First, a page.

A pair of fluffy, grey Humboldt penguin chicks have emerged from their nests at West Midland Safari Park, under the watchful eyes of parents – Elm & Elder and Ash & Juniper.
At just five and seven weeks old, the chicks’ protective parents allowed keepers to weigh the youngsters and give them a quick health check, confirming that both sets of parents are doing a great job of rearing ‘Hotdog’ and ‘Haggis’.
Head Keeper of the Discovery Trail, Amy Sewell, said, “We have a colony of 19 adult Humboldt penguins at West Midland Safari Park, which are involved in a European Breeding Programme. These penguins are ‘vulnerable’ in the wild, with numbers as low as 12,000 – just 4,000 breeding pairs.
“With these numbers in mind, we were very excited that on 1 May first time parents, Elder and Elm, successfully had their first chick. Both parents are doing really well and share care of little Hotdog. Hotdog is already starting to leave the nest, so guests might be lucky enough to see him/her when they visit Penguin Cove.”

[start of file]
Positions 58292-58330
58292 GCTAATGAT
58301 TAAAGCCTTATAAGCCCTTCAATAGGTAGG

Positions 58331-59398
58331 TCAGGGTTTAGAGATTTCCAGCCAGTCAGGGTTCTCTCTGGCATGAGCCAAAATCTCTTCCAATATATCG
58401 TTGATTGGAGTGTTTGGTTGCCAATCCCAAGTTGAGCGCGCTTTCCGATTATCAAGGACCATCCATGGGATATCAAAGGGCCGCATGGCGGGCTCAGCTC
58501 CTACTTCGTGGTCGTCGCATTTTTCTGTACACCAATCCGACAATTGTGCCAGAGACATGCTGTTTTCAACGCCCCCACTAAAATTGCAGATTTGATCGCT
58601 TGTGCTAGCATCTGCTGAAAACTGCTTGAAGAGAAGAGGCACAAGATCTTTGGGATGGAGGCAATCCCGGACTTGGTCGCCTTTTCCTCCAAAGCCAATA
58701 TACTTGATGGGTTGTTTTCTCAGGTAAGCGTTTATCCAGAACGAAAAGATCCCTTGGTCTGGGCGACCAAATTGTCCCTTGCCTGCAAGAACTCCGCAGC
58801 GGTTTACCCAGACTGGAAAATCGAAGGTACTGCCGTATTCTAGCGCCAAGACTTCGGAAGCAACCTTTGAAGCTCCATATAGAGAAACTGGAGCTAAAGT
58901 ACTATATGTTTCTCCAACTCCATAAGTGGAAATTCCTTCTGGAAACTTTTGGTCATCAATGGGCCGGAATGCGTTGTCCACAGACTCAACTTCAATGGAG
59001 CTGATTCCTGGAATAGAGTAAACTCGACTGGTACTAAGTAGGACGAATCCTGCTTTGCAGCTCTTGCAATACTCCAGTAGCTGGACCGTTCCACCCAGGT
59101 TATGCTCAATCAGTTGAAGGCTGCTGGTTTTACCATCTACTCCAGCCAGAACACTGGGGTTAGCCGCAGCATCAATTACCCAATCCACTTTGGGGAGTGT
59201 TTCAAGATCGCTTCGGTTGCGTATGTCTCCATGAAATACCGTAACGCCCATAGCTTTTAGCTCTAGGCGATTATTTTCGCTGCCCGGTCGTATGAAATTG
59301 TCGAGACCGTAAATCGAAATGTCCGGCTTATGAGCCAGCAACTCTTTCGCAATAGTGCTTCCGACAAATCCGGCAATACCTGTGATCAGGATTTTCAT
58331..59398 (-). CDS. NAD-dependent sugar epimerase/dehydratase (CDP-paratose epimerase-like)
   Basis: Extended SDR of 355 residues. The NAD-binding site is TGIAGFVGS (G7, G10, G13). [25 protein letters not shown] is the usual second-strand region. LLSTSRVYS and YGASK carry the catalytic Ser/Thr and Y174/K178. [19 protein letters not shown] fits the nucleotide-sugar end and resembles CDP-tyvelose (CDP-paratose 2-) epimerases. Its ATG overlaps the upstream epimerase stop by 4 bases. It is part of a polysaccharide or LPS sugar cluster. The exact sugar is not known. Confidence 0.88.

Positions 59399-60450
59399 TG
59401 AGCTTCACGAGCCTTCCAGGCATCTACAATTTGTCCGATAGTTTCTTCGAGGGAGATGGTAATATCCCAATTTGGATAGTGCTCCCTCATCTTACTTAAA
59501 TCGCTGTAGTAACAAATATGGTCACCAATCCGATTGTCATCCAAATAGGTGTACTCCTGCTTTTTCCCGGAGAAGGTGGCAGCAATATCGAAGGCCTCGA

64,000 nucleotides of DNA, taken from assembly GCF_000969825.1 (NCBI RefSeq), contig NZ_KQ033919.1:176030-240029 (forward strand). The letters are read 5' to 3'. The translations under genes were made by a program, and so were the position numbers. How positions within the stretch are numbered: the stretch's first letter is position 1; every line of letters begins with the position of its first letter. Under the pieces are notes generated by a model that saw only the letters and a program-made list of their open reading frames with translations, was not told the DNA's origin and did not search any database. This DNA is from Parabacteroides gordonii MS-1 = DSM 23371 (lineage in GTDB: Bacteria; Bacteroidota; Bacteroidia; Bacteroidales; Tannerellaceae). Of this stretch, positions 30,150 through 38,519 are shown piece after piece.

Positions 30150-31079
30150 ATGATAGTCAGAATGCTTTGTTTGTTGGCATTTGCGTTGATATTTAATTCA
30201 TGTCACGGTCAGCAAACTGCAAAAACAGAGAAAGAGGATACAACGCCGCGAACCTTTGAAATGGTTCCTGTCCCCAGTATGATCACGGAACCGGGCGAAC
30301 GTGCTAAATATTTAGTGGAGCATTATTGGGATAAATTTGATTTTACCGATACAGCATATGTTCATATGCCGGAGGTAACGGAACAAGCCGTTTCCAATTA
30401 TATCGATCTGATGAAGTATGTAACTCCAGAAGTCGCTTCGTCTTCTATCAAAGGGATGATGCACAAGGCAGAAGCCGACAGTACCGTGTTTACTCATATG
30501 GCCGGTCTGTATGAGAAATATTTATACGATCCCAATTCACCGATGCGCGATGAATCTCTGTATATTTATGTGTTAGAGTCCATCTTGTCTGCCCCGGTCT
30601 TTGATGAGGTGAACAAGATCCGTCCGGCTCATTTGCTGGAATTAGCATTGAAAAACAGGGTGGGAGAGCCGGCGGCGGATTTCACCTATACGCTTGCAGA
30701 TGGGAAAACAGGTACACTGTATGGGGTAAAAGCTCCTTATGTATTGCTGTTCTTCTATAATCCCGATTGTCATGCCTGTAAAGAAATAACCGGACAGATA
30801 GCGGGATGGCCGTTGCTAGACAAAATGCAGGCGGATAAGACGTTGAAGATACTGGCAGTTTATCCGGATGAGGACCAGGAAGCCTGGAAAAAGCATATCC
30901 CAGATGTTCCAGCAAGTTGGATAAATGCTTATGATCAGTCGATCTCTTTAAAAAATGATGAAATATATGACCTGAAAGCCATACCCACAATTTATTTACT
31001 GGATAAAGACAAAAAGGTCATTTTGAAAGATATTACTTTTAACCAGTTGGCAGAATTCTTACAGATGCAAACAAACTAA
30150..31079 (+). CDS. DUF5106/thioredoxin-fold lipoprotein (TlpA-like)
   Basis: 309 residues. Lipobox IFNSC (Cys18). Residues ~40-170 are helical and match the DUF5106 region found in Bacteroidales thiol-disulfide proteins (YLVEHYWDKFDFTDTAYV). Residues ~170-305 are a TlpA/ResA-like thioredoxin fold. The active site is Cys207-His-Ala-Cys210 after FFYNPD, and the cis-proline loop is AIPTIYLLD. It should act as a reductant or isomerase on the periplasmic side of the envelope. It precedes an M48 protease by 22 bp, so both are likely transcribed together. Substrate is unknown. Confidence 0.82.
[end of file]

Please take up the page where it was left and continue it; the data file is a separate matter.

She continued, “Two weeks later, on 12 May, we were thrilled to find that another couple, Juniper and Ash, had become parents to a chick we have named ‘Haggis’. Haggis is remaining in the nest for now, but both chicks are doing really well and this breeding effort will go towards safeguarding the future survival of the Humboldt penguin.”
In the wild, Humboldt penguins inhabit the coasts of Peru and Chile, although numbers are declining, due to overfishing of the penguins’ prey, risk of being caught in fishing nets, severe weather and climate change.
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